Although the buyer may choose to work with an MLS broker offering buyer incentives, the drafting of that offer does not assure that the drafting broker is procuring cause. If a cooperating broker is offering a cash incentive and drafts the offer for the buyer, that broker may or may not turn out to be the procuring cause of the sale. Brokers in this situation cannot rely on receiving any commission and may need to stand ready with other resources to fund the incentive.

Prizes for "likes" 

A broker discovered a Facebook page where another broker offers an entry into a prize drawing for anyone who “likes” the Facebook page. Are licensees allowed to offer prizes in this manner? 

The same rules that apply to print advertising also apply to social media and online advertising. The fact the information is going out via an electronic means does not change the Wisconsin Administrative Code advertising rules and the applicability of the Code of Ethics. 

The primary concern in such a trade for liking the broker’s Facebook page for a chance at a prize offering is whether the drawing for a prize would be part of an illegal lottery under Wis. Stat. §§ 945.04(5) & 945.02. A contest is generally defined as a lottery if a participant must give consideration to enter and the award is determined by chance. “Consideration” is anything that would be a financial or commercial advantage to the promoter, such as the participant sending in a coupon or visiting the store, with some exceptions.

For example, a contest in which every licensee who showed one of a broker’s listings is eligible to enter a drawing for a vacation is arguably an illegal lottery. The fact that the agents are showing the broker’s listings is consideration to the broker, and the drawing is by chance. When considering the action of liking the broker’s Facebook page, this would appear to have a consideration component, more than just visiting a location.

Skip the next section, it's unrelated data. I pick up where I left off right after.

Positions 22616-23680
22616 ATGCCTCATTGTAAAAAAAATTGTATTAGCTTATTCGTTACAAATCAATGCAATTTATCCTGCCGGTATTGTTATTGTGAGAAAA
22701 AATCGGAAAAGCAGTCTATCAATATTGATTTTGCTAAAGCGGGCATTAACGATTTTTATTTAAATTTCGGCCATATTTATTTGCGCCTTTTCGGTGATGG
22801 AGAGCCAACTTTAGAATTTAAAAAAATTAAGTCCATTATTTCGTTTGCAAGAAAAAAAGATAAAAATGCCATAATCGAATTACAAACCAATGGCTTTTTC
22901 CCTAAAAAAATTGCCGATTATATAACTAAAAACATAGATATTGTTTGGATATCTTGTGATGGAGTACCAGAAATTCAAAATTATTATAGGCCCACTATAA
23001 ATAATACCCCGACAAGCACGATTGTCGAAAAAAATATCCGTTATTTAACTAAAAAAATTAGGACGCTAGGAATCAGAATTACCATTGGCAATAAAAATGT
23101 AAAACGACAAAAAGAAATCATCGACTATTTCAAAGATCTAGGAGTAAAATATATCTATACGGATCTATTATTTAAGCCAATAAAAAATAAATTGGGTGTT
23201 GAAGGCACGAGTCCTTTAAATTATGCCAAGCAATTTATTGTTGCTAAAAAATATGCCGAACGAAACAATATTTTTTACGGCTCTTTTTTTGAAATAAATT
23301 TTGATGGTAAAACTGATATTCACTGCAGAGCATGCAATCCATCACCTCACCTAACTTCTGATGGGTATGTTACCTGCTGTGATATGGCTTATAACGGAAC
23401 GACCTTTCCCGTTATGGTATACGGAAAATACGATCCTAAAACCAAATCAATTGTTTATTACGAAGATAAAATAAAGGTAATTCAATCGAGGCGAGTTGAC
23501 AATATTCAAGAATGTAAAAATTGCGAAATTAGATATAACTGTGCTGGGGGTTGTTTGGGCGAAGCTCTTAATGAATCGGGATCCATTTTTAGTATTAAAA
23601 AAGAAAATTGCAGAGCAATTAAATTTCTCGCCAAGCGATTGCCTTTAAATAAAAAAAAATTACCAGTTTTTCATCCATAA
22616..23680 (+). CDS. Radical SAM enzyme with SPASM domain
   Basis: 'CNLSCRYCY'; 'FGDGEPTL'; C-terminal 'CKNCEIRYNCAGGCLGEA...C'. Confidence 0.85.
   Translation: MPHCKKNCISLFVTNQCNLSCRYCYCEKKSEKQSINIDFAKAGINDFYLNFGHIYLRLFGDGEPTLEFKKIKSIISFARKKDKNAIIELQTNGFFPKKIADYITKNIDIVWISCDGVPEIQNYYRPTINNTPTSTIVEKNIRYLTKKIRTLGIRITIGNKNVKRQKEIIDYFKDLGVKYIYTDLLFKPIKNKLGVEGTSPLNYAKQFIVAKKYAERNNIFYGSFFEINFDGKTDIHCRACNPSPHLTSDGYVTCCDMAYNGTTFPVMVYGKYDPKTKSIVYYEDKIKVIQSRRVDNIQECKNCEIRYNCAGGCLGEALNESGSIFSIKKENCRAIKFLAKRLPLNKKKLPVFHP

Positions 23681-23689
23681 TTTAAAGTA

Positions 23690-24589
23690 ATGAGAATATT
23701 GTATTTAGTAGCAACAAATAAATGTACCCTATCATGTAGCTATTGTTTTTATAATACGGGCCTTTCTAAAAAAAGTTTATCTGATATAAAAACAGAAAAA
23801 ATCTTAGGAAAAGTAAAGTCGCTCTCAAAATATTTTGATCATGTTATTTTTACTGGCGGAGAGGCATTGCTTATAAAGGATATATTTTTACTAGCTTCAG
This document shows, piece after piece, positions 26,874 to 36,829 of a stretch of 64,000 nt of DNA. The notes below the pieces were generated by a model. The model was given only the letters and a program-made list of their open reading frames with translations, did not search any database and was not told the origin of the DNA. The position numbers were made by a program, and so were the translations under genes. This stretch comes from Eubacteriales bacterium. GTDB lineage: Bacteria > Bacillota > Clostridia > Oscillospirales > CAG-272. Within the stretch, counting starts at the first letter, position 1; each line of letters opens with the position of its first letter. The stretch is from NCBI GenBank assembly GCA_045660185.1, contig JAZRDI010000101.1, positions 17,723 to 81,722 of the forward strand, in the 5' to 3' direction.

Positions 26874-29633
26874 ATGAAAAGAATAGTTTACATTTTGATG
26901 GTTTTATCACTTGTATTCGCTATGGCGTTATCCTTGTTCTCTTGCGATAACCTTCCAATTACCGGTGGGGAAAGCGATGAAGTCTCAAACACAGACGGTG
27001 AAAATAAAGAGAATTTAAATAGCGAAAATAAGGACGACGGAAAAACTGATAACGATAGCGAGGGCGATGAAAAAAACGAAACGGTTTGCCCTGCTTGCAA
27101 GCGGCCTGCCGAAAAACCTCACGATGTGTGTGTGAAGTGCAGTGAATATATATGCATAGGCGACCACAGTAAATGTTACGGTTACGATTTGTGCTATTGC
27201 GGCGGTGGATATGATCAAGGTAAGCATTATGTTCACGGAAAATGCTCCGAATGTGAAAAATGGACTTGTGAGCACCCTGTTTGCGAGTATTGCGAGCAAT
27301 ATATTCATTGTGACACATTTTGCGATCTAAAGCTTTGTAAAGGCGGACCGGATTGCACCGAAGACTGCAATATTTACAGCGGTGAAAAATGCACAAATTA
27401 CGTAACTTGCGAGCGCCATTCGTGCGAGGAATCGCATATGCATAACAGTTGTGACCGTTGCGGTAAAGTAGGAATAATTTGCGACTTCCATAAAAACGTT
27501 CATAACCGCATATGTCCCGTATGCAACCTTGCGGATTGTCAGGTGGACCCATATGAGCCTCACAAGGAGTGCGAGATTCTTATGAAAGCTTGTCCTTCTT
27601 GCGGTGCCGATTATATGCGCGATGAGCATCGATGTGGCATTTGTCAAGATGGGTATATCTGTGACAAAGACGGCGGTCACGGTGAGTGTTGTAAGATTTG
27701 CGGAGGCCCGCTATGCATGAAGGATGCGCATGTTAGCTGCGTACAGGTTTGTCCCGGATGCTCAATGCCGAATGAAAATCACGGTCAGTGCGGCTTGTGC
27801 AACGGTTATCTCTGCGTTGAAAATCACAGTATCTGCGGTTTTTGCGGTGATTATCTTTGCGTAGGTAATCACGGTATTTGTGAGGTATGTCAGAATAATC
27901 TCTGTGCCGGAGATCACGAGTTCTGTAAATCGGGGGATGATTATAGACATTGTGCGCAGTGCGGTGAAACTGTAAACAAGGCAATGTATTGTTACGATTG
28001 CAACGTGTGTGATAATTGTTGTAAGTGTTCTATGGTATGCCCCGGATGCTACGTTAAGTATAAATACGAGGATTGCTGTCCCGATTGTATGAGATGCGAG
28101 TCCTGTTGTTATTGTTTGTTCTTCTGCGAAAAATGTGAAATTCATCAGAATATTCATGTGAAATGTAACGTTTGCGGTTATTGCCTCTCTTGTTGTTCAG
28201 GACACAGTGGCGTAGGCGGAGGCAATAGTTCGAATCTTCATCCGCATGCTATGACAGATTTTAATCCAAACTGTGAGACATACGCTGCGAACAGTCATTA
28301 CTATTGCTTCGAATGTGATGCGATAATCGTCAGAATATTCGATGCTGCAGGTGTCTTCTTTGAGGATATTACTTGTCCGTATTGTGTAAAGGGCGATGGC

The statutes provide that just visiting a business location without being required to pay an admittance or buy anything is not deemed consideration. Thus a drawing for a prize may be held at an open house provided everyone who attends is eligible to enter the drawing. See the Department of Agriculture, Trade & Consumer Protection’s Guide to Contests and Promotions online at to learn the characteristics of an illegal promotion as well as for definitions and information about lotteries and other gaming.

Finder's fees

The broker’s condominium listing has been tough to sell. The seller and broker have brainstormed different promotion ideas. The two would like to advertise to the rest of the condominium association owners that they could earn a “finder’s fee” if they direct a buyer to the listing. Would the seller need to offer this “finder’s fee?” 

Wis. Stat. § 452.19 prohibits real estate brokers from paying referrals or finder’s fees to unlicensed individuals. Under this statute, a broker cannot compensate unlicensed persons for referring others to the broker. In this situation, another condominium owner cannot be compensated by the broker for referring a friend or a prospective buyer to the broker.

Wis. Stat. § 452.19 provides, “No licensed broker may pay a fee or a commission or any part thereof for performing any act specified in this chapter or as compensation for a referral or as a finder’s fee to any person who is not licensed or registered under this chapter or who is not regularly and lawfully engaged in the real estate brokerage business in another state, a territory or possession of the United States or a foreign country.”

The seller may be able to offer fees to other unlicensed individuals in exchange for the names of prospects. It is best if the seller advertises this promotion, but if the broker is asked to advertise this, the promotion should be authorized in the listing contract or an amendment thereto. Any language used to advertise the incentive or finder’s fee offered by the seller should clearly state that “the seller is offering …” or “the seller will pay …”

Tracy Rucka is Director of Professional Standards and Practices for the WRA.